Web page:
13. Human action may play a role in increasing the intensity and frequency of storms. It has been widely argued that climatic change is likely to lead to an increase in hydro-meteorological hazards world-wide.8 The Intergovernmental Panel on Climate Change (IPCC), however, has concluded that there is no clear evidence that sustained or worldwide changes in the frequency of such events have taken place in recent decades.9 Changes in global cyclone frequency may be small in comparison to their natural variability.10 However, despite uncertainty about the specific and local effects of climate change, climatologists anticipate regional increases in the frequency of heavy precipitation events, leading to increased flooding.11

2.3 Storm Impact and Vulnerability in Asia and the Pacific

14. During the 1990s, Asia experienced 332, that is 40 per cent, of 821 windstorms reported globally, according to the World Disaster Report of the International Federation of the Red Cross.12 However, 80 per cent (185 million) of the number of people affected by windstorms globally during this period (232 million) were living in Asia. Further, the number of people killed in Asia is estimated at 185,000 or 91 per cent of the global total of 201,790. These figures illustrate the comparatively high vulnerability of Asia to storms.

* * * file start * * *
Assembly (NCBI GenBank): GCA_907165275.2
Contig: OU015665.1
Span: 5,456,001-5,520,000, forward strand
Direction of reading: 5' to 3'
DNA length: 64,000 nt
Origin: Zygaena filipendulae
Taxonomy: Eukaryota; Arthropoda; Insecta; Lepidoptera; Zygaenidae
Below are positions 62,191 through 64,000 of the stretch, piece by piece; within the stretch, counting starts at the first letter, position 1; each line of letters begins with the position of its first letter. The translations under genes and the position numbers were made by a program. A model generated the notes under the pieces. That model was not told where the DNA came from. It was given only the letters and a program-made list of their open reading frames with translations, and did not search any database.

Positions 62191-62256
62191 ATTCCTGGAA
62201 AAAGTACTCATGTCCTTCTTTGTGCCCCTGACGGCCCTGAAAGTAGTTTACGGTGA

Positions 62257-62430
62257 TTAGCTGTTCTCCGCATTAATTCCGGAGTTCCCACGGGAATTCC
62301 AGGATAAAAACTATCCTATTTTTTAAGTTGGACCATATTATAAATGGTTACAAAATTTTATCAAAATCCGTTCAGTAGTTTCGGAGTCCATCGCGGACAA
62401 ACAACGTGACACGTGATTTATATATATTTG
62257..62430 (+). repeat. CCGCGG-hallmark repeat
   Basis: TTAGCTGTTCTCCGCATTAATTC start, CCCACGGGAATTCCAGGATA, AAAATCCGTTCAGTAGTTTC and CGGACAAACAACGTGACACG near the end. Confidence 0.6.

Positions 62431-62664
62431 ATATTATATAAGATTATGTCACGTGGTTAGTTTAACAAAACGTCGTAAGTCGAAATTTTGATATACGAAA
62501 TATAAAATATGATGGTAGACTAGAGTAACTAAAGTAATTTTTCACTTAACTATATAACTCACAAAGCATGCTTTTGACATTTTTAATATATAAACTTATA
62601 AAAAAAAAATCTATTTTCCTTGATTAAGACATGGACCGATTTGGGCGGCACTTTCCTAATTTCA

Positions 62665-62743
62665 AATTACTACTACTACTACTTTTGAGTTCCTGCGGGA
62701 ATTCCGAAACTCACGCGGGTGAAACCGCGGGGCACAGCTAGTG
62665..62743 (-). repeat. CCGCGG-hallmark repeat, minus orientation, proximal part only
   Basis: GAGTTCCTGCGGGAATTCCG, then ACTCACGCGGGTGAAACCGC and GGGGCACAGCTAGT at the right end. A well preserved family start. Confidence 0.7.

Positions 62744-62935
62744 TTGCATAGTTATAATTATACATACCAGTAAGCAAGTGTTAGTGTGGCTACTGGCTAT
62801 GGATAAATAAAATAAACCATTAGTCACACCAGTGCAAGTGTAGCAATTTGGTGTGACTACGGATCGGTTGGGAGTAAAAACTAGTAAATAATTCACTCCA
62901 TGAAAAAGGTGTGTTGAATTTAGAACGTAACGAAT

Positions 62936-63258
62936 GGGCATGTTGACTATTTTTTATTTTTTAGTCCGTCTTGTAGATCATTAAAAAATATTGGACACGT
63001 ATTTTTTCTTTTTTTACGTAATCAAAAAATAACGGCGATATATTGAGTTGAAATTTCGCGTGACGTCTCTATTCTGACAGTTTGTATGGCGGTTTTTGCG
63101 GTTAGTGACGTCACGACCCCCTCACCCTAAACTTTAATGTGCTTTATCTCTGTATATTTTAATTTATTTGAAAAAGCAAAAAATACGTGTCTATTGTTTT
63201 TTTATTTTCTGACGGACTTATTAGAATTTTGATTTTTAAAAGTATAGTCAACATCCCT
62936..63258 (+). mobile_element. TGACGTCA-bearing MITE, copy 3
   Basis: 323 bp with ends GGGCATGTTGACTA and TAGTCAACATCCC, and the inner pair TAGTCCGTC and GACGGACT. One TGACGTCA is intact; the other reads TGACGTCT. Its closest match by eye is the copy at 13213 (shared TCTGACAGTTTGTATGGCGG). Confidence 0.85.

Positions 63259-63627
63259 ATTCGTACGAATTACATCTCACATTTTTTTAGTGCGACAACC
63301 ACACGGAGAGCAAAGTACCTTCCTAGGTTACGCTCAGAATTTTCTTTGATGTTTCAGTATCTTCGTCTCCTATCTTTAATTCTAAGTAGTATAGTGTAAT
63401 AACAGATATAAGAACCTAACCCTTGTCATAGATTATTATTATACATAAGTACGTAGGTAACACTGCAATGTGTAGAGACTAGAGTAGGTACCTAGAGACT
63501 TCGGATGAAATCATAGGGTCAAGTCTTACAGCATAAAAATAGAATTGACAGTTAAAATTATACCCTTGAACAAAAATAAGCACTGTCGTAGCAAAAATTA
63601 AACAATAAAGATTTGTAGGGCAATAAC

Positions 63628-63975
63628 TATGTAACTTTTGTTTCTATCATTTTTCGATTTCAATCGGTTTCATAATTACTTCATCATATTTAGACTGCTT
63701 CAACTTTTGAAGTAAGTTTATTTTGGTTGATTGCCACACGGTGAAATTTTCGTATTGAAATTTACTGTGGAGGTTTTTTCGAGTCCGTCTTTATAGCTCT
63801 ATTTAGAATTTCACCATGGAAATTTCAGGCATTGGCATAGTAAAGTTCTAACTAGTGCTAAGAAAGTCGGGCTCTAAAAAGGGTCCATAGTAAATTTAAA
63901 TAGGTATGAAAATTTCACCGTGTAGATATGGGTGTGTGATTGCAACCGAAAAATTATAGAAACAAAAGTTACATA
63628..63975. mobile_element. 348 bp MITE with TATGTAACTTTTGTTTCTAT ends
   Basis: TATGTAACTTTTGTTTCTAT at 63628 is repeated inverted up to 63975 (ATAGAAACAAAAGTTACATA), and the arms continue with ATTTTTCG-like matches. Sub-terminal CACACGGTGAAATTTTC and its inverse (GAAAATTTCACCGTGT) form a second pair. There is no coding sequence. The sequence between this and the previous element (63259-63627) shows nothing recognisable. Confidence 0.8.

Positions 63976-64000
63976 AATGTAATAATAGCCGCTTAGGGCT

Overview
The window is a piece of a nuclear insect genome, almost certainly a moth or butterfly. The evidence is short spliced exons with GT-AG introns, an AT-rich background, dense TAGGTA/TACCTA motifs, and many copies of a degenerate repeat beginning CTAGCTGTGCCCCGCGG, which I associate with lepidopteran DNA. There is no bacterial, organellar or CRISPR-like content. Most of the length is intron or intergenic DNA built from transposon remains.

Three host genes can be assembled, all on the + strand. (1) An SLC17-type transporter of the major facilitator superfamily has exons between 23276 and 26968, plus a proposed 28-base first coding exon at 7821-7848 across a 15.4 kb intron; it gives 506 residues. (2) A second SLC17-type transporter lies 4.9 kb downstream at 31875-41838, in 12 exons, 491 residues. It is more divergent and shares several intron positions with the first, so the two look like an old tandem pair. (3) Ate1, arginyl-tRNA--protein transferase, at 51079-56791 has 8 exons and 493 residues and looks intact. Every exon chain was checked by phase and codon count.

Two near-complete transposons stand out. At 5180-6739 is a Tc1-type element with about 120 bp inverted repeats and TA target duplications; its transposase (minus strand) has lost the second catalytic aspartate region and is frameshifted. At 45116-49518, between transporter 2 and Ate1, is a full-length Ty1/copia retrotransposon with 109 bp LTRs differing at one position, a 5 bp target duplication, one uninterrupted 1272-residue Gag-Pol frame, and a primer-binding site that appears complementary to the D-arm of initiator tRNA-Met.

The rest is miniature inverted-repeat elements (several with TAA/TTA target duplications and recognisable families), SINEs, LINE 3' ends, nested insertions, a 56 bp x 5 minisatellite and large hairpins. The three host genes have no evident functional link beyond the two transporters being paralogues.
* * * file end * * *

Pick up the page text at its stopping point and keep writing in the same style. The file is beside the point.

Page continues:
15. Figure 3 shows the distribution of natural disasters in Asia by type of phenomena over the last quarter century. Red indicates the number of windstorm-related disasters and blue indicates the number of floods. The relative importance of each type of disaster can be deducted from the share in the pie chart, in conjunction with the overall size of the circle. In countries such as Bangladesh, India, the Philippines and China, windstorms and related floods pose the biggest threat of all natural disasters.